Violent, colorful drug lord ‘El Chapo’ convicted in U.S. court

admin   •   February 13, 2019   •   2870

Sketch of Joaquin “El Chapo” Guzman in court on February 12, 2019 | Jane Rosenberg sketches via Reuters

The world’s most infamous cartel boss Joaquin “El Chapo” Guzman, who rose from poverty in rural Mexico to amass billions of dollars, was found guilty in a U.S. court on Tuesday (February 12) of smuggling tons of drugs to the United States over a violent, colorful, decades-long career.

Jurors in federal court in Brooklyn convicted Guzman, 61, head of the Sinaloa Cartel, on all 10 counts brought by U.S. prosecutors.

Richard Donoghue, the U.S. Attorney for the Eastern District of New York, said he expected Guzman to receive life without parole when sentenced on June 25. “It is a sentence from which there is no escape and no return,” Donoghue told reporters.

More than 250,000 homicides have been registered in Mexico since the government launched an aggressive war on cartels in 2006, during which Guzman and his exploits became almost legendary. About 150,000 of those deaths were tied to organized crime.

Guzman staged two dramatic escapes from Mexican high-security prisons and cultivated a Robin Hood image among the poor in his home state of Sinaloa.

Guzman sat and showed no emotion while the verdict was read. Once the jury left the room, he and his wife Emma Coronel, put their hands to their hearts and gave each other the thumbs up sign. His wife shed tears.

The 11-week trial, with testimony from more than 50 witnesses, offered an unprecedented look at the inner workings of the Sinaloa Cartel, named for the state in northwestern Mexico where Guzman was born in a poor mountain village. The U.S. government said Guzman trafficked tons of cocaine, heroin, marijuana and methamphetamine into the United States over more than two decades, consolidating his power in Mexico through murders and wars with rival cartels.

Guzman’s lawyers say he was set up as a “fall guy” by Ismael “El Mayo” Zambada, a powerful drug lord from Sinaloa who remains at large.

Jeffrey Lichtman, a lawyer for Guzman, told reporters after the verdict that the defense faced an uphill fight, given the amount of evidence the government presented, and the widespread perception that Guzman was already guilty.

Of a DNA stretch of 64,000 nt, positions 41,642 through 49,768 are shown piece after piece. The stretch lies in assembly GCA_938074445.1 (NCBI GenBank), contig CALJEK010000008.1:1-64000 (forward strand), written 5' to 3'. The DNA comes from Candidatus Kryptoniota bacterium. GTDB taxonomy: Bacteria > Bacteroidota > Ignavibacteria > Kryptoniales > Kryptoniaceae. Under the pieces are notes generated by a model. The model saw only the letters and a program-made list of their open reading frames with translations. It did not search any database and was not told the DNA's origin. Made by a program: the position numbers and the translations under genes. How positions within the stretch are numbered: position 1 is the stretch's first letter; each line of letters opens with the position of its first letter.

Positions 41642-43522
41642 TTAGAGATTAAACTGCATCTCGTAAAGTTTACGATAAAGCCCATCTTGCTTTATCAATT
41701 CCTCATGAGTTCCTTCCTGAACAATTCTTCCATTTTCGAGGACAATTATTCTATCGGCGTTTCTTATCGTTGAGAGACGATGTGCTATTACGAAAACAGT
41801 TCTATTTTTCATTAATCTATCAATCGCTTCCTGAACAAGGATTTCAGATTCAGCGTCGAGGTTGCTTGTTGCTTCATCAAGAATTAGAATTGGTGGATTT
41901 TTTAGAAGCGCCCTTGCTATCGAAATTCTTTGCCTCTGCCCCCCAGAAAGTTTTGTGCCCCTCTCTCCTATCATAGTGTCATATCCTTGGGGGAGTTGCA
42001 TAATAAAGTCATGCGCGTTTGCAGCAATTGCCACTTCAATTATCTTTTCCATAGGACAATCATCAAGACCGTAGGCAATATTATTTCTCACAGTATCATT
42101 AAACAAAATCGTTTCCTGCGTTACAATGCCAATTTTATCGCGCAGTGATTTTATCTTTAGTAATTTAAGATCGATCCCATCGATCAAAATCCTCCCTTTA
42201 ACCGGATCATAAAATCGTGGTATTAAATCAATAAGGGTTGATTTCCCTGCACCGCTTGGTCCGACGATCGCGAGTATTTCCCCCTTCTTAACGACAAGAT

“Of course we’re going to appeal.”

Guzman, whose nickname means “Shorty,” was extradited to the United States for trial in 2017 after he was arrested in Mexico the year before.

Though other high-ranking cartel figures had been extradited previously, Guzman was the first to go to trial instead of pleading guilty. — Reuters

Alleged drug plane burns on Mexican highway

UNTV News   •   July 6, 2020

Dramatic scenes out of Mexico on Sunday (July 5) as a plane suspected of carrying drugs was reportedly set alight after allegedly being intercepted by soldiers on a highway in Quintana Roo state, according to local reports.

Media reported that the incident took place on Federal Highway 184. Members of the army doing a flyover at the site reportedly spotted the plane before deploying units.

According to some media reports, those aboard set fire to the plane to escape.

Authorities have yet to officially report on the contents of the plane or whether any arrests were made. (Reuters)

Vatican officials to visit Mexico to probe alleged sexual abuse cases involving clergies

UNTV News   •   March 4, 2020

Two Vatican officials charged with investigating accusations of sexual abuse by clergy will visit Mexico for a fact-finding mission later this month, the Church said on Tuesday (March 3).

Archbishop Charles Scicluna and Monsignor Jordi Bertomeu will meet with church leaders and alleged victims during their week-long visit to the world’s second largest Roman Catholic country, the Mexican bishops’ conference said.